that is most gratifying. And this strengthening
of man power will continue. In this fighting the
Americans have had at least 200,000 men in the
line. Each week will add its thousands and last
week our chief of staff, General Peyton C. March
told the senate committee on military affairs that
the United States had despatched to date 1,200.000
As a strengthening influence to the morale of
the Allies has been the splendid fighting qualities
displayed by the American soldiers. It was grati
lying to them before to k now the Americans were
coming in ever increasing numbers but they did
not know, could only guess and hope as to the
fighting qualities that would be displayed. In
these the American people had perfect confidence.
Now the Americans ace aproved and 'knorn quan
tity as fighters and their' gaJUiufry'.fo'the;! Admira
tion of the Allies.
Of deep significance and great importance was
the cable message from' "okio which told of the
determination on the part 6f the Allies to aend
forces into Siberia, a!! of the Allies, including the
United States to assist in the program and td aid
the Czecho-Slovaks. Preliminary plans are said
to caP for an advance as far as Lake Baikal and,
if necessary, further plans to be made'for an ad
vance beyond if the Holshcyiki da M hot be made to
see the true and kindly purpose of the expedition,
to save Russia from the Hun. They may resist
and resist strongly but the need to throw a wall
of men to hold the Teutons from the shores of the
Pacific is plain and clear.
It is a striking manifestation of the spirit of this
country that while these preparations go on, other
preparations are in progress to send a relief ship,
bearing food, clothing, beds and bedding and medi
cines for the Russians. It is a display of friend
ship and kindliness that stands out as unique in
world history, to enter by one door with armed
men while at another door sustenance and relief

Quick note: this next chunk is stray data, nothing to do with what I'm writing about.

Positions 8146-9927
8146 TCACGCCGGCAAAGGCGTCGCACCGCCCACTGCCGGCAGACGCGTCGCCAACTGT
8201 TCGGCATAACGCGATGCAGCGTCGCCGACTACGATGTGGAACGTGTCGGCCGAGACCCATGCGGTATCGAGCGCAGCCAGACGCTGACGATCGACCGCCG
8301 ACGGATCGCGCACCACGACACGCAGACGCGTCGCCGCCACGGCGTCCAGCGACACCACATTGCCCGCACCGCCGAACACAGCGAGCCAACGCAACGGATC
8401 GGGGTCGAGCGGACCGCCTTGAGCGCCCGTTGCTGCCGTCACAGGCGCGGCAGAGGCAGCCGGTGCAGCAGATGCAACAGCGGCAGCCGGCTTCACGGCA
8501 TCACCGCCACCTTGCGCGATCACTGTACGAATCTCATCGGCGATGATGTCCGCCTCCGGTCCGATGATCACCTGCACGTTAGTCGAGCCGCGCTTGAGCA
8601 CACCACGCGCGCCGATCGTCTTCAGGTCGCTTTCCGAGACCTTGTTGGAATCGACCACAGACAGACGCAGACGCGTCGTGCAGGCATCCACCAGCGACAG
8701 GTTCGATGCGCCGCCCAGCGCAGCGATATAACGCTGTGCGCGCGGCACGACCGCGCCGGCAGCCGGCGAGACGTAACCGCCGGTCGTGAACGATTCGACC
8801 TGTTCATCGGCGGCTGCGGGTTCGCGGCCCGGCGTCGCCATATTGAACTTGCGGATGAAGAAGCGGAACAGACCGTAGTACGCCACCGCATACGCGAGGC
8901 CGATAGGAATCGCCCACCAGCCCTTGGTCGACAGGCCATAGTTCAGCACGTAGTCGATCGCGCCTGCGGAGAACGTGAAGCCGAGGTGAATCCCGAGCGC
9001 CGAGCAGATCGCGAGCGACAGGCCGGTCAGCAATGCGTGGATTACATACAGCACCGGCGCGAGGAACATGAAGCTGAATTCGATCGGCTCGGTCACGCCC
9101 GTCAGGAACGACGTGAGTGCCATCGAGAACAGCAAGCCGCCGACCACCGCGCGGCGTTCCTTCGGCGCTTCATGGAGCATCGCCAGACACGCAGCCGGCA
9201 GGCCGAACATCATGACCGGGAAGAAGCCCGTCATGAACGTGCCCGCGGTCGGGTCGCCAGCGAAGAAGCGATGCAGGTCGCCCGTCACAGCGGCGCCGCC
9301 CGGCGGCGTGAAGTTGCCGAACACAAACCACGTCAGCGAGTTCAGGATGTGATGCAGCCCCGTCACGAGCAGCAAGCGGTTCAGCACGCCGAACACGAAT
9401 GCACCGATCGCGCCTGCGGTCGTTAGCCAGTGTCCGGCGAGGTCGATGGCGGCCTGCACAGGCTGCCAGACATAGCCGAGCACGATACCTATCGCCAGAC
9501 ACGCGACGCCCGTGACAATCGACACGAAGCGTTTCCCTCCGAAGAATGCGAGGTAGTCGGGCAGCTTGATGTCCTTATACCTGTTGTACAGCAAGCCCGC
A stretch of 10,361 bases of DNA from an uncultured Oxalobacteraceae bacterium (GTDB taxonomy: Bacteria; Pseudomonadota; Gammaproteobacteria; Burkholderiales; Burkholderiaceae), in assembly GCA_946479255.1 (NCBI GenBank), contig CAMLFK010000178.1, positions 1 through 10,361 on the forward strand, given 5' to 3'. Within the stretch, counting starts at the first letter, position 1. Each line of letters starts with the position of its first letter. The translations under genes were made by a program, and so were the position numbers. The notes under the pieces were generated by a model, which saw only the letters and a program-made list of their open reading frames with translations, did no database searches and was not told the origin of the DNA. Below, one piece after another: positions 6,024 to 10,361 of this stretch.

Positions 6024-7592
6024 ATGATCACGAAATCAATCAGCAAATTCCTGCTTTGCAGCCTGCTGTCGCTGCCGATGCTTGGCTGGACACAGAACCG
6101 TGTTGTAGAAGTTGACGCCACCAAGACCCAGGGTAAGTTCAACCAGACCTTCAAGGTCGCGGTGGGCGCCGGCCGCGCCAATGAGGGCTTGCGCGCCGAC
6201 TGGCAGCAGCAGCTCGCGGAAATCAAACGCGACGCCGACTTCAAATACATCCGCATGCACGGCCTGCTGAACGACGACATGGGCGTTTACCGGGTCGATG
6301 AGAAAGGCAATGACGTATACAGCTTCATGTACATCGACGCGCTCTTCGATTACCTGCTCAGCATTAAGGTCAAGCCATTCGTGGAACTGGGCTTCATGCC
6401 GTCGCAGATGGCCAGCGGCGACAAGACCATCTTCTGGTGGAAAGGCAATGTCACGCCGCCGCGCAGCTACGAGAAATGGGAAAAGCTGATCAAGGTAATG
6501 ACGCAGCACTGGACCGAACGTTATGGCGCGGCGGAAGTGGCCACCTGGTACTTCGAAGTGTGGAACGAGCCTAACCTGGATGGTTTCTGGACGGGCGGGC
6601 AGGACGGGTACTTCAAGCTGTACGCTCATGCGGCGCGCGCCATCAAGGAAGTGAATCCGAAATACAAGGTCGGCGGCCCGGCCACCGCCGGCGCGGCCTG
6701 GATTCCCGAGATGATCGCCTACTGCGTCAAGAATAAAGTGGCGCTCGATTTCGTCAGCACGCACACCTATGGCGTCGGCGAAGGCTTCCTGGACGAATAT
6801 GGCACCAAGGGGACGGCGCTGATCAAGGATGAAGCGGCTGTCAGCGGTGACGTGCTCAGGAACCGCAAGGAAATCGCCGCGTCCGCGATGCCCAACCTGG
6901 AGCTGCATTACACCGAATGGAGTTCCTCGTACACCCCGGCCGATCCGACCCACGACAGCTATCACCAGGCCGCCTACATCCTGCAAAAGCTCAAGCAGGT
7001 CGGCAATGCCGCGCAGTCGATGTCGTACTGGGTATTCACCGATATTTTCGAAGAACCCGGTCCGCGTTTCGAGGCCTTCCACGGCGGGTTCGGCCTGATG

Troops from the United States to Siberia are
likely to have an influence on affairs and condi
tions in these Islands. It would add much to the
importance of the Islands, it may mean the taking
of men from here and it'adds to the average point
of view a new and great interest in the already
absorbing issue of the war for world freedom.
and twenty-five XT e
extending from ! i dtlOU Of
WE stay-at-homes are attaining technical pro
' ficiency in the art of making war. At least
we believe we are by reading the infinite details
necessary to upper-cut the Boche. '
Perhaps the government censorship lets us have
only these methods that have been relegated to
the scra'rj hap, but at any rate weaare happy in
thinking that we are up-to-date on the sidelines or
the farba&-lines near the scoreboard.
We know that before even a local raid can be
carried out there must be aeroplane reconnaissance
to get photographs showing the lay of the Hun
trenches, locations or machine gun pill-boxes and
supporting strength ; picked troops are sent back
of our own lines for careful rehearsing; the artil
lery practises its cooperation in laying down the
barrage ; and after a certain period of intensive
preparation zero hour arrives.
But knowing this we sometimes forget the work
of the engineers in making the roads over which
the ammunition and equipment is brought forward,
the telephone men who must keep the lines of
communication open, the warehouse officials f
the quartermasters corps, the soldiers who unload
the big supply ships after they have wriggled
through the submarine zone, the officers and crew
of the convoy and the people at this end of that
line which meanders through France.
In financing the war we are given another tech
nical education so that the poorest of us knows
about billion dollar loans, sur taxes, thrift stamps
?nd certificates for we have become money lend
ers to Uncle Sam. Now we are given a "close-up"
of United States Certificates of Indebtedness
which are for the public as well as the banks. A
new issue is being offered every two weeks at
lour and one-half percent and absorbing these is
as important to the success of the Fourth Liberty
Loan as the advance preparation for a gigantic
offensive. Get ready.
W. S. 8.
As To the Dollar
NOW that the big round American dollar does
not reach so far as it did a year or two ago
it might be remarked that it is just 133 years since
congress established the Standard Dollar. In the
first coinage act of, the United States the dollar
appeared in the ten-dollar gold piece of 247.5 pure
gold and in a silver dollar of 371.25 grains pure
silver on a bimetallic ratio of 15:1. The alloy was
eleven-twelfths fine until 1837 when it was
changed to nine-tenths ;thus the standard weight,
plus the alloy of the silver dollar was 416 grains
before 1837 and thereafter 412.5 grains without
changing the pure content of 371.25 grains, which
remains the same to this day. The name dollar,
of course, is applied to all paper promises of the
government to pay gold or silver dollars. Bald
w. s. s.
J I PASSING HOVR
It is reported
ed shortly before
IT 1 1101101 3